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EAC and INTERPOL set to curb Human and Drug Trafficking

By Joyce Namutebi

Added 24th April 2018 05:15 PM

Several factors have been identified as hindrances to the effective implementation of Anti-Drug and Human Trafficking control measures

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Several factors have been identified as hindrances to the effective implementation of Anti-Drug and Human Trafficking control measures

The East African Community and INTERPOL have organised a seven-day joint training workshop on Countering Human and Drug Trafficking in the EAC region.

The main purpose of the training currently underway in Zanzibar, Tanzania is to increase knowledge of investigators involved in curbing the two Transnational Organised Crimes (TNOCs) in the region, according to information availed by the EAC Secretariat.

Participants will share experiences on policy and best practices in partner states on control of Human and Drug trafficking. The training is also meant to contribute towards enhancing efficiency of investigators through documenting the changing dynamics in drug and human trafficking in the region.

It will identify constraints to the implementation of Anti-Drug/Narcotics and Human Trafficking control measures and draw practical strategies on the way forward.

Several factors have been identified as hindrances to the effective implementation of Anti-Drug and Human Trafficking control measures, namely weak border security, corruption, weak laws and criminal justice systems to address such crimes, limited resources, limited anti-trafficking experience, as well as limited inter-agency cooperation, among others.

The April, 23 to 28  training has been convened in an effort to respond to several identified investigative gaps and challenges within the two transnational crime areas for purposes of convergence and harmonisation of practices through training.

The EAC Deputy Secretary General in charge of Political Federation, Charles Njoroge, said that the EAC was determined to develop strategies that will better facilitate efforts towards countering the two crimes taking into full consideration the changes in the dynamics of the crimes, reflecting a gender dimension in the region and the African continent as a whole.

“Today more women from the region are trafficked than men. Drug barons have also targeted unsuspecting women to be carriers and transporters of narcotic drugs. In some cases, the two crimes are committed jointly and concurrently, whereby the very women transporting narcotic drugs are at the same time being trafficked,”  Njoroge noted.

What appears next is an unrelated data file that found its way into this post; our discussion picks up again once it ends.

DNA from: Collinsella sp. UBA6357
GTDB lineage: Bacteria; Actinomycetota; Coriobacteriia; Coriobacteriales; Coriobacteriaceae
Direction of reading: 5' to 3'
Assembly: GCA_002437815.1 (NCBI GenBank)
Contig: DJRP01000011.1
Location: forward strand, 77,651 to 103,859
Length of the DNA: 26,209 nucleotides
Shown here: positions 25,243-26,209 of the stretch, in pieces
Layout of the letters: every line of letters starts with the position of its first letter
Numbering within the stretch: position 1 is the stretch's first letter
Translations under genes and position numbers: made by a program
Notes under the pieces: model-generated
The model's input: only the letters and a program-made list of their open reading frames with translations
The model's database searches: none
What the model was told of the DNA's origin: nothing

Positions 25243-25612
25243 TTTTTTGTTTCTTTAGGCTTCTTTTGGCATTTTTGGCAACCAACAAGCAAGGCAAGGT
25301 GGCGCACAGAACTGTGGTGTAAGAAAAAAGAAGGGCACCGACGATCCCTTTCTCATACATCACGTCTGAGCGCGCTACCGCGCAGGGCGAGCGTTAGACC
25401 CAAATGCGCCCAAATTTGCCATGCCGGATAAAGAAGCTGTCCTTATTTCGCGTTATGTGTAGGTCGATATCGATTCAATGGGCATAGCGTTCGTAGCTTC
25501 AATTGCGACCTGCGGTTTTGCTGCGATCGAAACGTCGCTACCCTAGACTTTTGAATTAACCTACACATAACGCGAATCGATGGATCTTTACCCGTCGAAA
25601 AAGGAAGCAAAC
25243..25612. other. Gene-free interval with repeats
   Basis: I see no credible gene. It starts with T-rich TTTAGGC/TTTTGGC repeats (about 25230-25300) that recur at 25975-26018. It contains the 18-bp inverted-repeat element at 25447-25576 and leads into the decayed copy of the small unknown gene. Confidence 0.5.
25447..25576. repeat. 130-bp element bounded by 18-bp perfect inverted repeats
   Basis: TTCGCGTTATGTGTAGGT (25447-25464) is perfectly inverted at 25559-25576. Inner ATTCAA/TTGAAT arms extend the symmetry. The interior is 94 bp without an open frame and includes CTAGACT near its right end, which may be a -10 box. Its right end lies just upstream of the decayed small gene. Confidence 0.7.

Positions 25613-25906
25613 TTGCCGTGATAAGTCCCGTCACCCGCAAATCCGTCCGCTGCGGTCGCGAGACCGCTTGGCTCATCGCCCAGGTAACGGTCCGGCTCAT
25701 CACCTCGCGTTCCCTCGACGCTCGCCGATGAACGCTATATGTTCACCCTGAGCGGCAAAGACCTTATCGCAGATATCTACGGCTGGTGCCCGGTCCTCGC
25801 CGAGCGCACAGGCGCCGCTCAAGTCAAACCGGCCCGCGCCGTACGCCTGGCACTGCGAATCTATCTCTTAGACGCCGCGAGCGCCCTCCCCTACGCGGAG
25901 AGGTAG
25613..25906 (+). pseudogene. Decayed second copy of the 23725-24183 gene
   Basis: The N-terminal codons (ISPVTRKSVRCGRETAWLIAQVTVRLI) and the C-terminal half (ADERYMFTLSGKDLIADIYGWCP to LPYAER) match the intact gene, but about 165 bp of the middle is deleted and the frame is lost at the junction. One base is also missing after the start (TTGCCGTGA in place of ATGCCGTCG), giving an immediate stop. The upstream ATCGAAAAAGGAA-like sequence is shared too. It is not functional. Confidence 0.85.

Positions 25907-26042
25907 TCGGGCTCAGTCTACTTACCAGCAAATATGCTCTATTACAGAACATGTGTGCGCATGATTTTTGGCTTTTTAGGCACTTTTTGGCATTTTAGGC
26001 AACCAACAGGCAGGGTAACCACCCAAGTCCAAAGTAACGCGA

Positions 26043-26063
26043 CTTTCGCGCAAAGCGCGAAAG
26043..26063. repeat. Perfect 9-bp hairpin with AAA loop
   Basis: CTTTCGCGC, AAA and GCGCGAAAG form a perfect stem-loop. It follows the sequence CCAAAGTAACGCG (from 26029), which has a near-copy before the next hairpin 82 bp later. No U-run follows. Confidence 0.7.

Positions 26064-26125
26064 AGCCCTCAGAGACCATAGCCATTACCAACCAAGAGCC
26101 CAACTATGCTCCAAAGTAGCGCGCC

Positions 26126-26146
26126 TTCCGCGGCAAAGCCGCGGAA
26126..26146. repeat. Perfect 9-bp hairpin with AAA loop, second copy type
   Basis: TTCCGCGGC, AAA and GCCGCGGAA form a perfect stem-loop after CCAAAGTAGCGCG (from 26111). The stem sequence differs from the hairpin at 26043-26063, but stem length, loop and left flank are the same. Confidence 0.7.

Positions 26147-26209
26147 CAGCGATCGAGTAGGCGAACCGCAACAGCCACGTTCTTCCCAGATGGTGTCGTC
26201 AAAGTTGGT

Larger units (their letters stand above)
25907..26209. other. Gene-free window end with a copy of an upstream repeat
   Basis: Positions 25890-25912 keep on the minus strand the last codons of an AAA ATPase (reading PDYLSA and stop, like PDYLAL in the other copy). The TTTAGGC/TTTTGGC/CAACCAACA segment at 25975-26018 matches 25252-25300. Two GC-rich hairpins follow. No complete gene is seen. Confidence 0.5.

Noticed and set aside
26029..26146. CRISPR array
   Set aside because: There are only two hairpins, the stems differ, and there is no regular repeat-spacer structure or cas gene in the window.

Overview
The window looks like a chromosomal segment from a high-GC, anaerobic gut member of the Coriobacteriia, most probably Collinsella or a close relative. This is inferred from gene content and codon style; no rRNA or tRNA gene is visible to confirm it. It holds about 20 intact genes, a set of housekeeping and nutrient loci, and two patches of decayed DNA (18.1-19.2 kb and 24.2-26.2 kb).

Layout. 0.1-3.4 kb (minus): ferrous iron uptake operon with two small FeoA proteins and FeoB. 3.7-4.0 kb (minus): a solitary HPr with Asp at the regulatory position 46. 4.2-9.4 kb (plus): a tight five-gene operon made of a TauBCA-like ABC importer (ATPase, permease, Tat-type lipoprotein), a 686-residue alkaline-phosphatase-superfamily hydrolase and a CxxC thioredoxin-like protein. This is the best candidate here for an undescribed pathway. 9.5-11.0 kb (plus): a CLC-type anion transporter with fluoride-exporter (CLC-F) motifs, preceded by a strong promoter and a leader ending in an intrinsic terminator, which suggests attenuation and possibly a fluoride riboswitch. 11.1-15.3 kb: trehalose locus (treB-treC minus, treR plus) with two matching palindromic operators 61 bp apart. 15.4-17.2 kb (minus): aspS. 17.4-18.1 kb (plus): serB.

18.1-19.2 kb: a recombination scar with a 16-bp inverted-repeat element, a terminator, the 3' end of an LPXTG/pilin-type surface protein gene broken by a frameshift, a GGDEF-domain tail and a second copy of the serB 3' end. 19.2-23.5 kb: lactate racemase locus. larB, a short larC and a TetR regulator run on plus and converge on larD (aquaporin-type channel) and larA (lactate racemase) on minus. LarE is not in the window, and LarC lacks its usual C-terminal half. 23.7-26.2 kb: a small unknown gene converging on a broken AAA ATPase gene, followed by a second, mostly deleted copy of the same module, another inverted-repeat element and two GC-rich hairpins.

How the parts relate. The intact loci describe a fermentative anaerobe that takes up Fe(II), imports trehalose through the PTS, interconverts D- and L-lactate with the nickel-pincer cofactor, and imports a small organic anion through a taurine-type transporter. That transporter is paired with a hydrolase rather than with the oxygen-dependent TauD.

In addition to the two crimes, the EAC is investing in addressing Terrorism, which has continued to affect the region. To this end, the EAC has established the Inter-religious Council, composed of representatives from different Faiths, whose mandate is to address the radicalisation of youth in the region and their eventual recruitment into Transnational Crime Organisations operating within the region and beyond.

It is also anticipated that the efforts to address TNOCs will also result in the mitigation an emerging threat in the EAC region - trafficking of illicit goods such as alcoholic beverages, foods and pharmaceuticals. These crimes include the production of the counterfeit products (counterfeiting) in the region, the sale of expired goods as well as the smuggling and use of the region as a transit corridor for such goods.

The training involves lectures, group assignments, participatory discussions, presentations, brainstorming and benchmark visits to key Government Anti-Human and Anti-Drug Trafficking Centres including a visit to the International Airport and landing sites in Zanzibar where applicable, as a field trip on systems and procedures pertaining to detection, investigation, and ultimate arrest and prosecution of the two suspects in the two TNOCs.

It is also anticipated that the efforts to address TNOCs will also result in the mitigation an emerging threat in the EAC region - trafficking of illicit goods such as alcoholic beverages, foods and pharmaceuticals. These crimes include the production of the counterfeit products (counterfeiting) in the region, the sale of expired goods as well as the smuggling and use of the region as a transit corridor for such goods.

The training involves lectures, group assignments, participatory discussions, presentations, brainstorming and benchmark visits to key Government Anti-Human and Anti-Drug Trafficking Centres including a visit to the International Airport and landing sites in Zanzibar where applicable, as a field trip on systems and procedures pertaining to detection, investigation, and ultimate arrest and prosecution of the two suspects in the two TNOCs.

 

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